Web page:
Albom: Like eating? Like, what could you eat when you were 22?

Zetterberg: Didn’t matter. Anything. Now, obviously, it’s different. But I think also it’s now easier to do the right things … we have the right food — we have the right supplements — we have everything that we need. That’s probably the biggest challenge for me to stay good and finding ways to stay good.

Albom: And how has your actual game changed?

Zetterberg: Well, I am older.  I’m not the way I was in ’07, ’08 — and it’s hard for you to realize that — but you gotta find different ways to manage your game.  Last year was a tough year for me, cause it was the first year I had a good start and then I tailed off in the end … usually I made a slow start, but I always found a way to be good again.  So it’s a disappointing year for me personally in the end. I’m trying to find different ways this year to be more consistent.

Albom: Did that concern or scare you?

Zetterberg: Absolutely. It’s part of the equation. You’re getting older — you can’t do the stuff you did before. But I think also it’s an easy way out just to say I’m old now, I can’t do that. I can’t be at that level. But you just have to find different ways to stay at that level. Basically it’s putting in your time. You gotta spend that extra hour making sure your body feels good after practice or after a game so you’re ready to go the next day.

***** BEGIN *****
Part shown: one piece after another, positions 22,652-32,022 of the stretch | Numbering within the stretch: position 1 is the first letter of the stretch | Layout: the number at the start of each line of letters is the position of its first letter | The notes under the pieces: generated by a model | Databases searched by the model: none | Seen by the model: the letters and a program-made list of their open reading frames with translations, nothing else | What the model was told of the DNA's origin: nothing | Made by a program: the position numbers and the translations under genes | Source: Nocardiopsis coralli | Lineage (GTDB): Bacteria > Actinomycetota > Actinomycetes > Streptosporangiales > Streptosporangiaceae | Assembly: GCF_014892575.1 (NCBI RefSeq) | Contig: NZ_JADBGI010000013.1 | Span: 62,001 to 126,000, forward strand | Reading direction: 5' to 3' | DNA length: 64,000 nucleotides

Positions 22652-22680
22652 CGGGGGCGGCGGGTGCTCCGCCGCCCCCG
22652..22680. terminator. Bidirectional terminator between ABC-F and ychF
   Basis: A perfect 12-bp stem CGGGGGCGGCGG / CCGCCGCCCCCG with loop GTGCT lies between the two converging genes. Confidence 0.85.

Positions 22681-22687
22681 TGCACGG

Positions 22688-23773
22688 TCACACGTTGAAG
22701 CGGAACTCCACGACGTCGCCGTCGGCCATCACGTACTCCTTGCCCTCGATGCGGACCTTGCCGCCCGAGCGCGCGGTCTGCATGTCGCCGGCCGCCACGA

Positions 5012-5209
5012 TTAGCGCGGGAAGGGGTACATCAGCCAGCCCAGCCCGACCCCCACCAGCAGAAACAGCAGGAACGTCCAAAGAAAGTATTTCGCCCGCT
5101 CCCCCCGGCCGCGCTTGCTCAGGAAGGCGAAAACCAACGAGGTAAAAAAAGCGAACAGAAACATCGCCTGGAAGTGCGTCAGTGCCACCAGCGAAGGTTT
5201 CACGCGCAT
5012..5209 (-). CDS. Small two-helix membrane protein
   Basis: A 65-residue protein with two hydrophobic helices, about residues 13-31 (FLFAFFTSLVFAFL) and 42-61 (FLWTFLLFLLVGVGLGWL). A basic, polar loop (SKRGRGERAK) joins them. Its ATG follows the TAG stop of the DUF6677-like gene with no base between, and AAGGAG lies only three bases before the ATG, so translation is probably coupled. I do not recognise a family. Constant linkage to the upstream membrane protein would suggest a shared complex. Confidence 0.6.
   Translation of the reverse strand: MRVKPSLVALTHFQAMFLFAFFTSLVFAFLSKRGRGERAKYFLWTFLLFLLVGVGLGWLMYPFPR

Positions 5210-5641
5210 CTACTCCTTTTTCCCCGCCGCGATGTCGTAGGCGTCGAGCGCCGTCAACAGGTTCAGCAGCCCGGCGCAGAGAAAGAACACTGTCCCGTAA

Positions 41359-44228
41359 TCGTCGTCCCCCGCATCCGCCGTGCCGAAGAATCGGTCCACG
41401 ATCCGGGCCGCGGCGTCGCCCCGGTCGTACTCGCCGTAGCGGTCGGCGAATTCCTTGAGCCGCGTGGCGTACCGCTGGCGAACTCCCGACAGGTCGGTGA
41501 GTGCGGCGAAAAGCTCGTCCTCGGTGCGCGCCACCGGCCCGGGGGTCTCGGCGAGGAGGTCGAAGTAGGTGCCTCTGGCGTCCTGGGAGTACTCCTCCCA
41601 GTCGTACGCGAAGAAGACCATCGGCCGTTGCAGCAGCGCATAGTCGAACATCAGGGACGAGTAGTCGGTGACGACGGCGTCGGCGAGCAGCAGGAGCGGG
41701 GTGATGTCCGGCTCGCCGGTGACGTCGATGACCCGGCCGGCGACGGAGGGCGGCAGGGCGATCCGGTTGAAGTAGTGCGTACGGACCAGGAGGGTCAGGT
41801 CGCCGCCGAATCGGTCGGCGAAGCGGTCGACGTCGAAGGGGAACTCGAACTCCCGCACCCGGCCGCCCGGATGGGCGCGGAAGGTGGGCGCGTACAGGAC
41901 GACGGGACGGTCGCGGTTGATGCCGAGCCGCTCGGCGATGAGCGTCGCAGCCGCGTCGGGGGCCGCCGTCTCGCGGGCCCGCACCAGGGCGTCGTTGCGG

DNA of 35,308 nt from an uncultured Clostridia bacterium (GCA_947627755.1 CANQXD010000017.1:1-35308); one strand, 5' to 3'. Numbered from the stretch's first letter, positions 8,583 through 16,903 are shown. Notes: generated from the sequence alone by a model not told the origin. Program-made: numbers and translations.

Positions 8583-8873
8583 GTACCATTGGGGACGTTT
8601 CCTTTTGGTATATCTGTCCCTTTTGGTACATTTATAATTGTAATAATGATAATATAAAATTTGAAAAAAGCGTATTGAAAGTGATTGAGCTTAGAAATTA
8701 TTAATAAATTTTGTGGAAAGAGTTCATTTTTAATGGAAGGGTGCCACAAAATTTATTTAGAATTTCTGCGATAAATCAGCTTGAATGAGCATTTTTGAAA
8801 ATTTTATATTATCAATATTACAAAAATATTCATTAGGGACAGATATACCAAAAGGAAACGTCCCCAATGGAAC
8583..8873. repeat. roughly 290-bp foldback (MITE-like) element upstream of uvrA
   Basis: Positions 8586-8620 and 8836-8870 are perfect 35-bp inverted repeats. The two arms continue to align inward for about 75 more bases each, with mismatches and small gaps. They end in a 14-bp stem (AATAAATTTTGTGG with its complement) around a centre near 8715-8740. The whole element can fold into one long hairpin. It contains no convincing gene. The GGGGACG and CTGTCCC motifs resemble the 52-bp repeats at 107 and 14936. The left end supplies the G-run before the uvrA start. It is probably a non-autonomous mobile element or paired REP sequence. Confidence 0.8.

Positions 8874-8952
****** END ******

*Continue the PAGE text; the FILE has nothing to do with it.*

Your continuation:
Dog days, the Streak, the Joe

Albom: Is hockey as much fun as it used to be?

Zetterberg: I think so. Going into the season is as exciting as it was in ’02 for me.  This time — just a few days before we actually open – it’s exciting.  The roster gets set. You know what you have. But then also there is the dog days. It’s nothing to be ashamed of.

Albom: What are the dog days in hockey?

Zetterberg: Well, January is probably tough all the way up to the All Star break.  After the All Star break, you see it’s the playoffs push.  But I think also the way the league is now the playoff push is longer.

Albom: How so?

Zetterberg: The parity in the league. In my first five or six years, we knew we were in the postseason (when we started the season.)

Albom: Do you ever wonder if your career had been different, if you didn’t have success until the end, rather than coming in early on a successful team?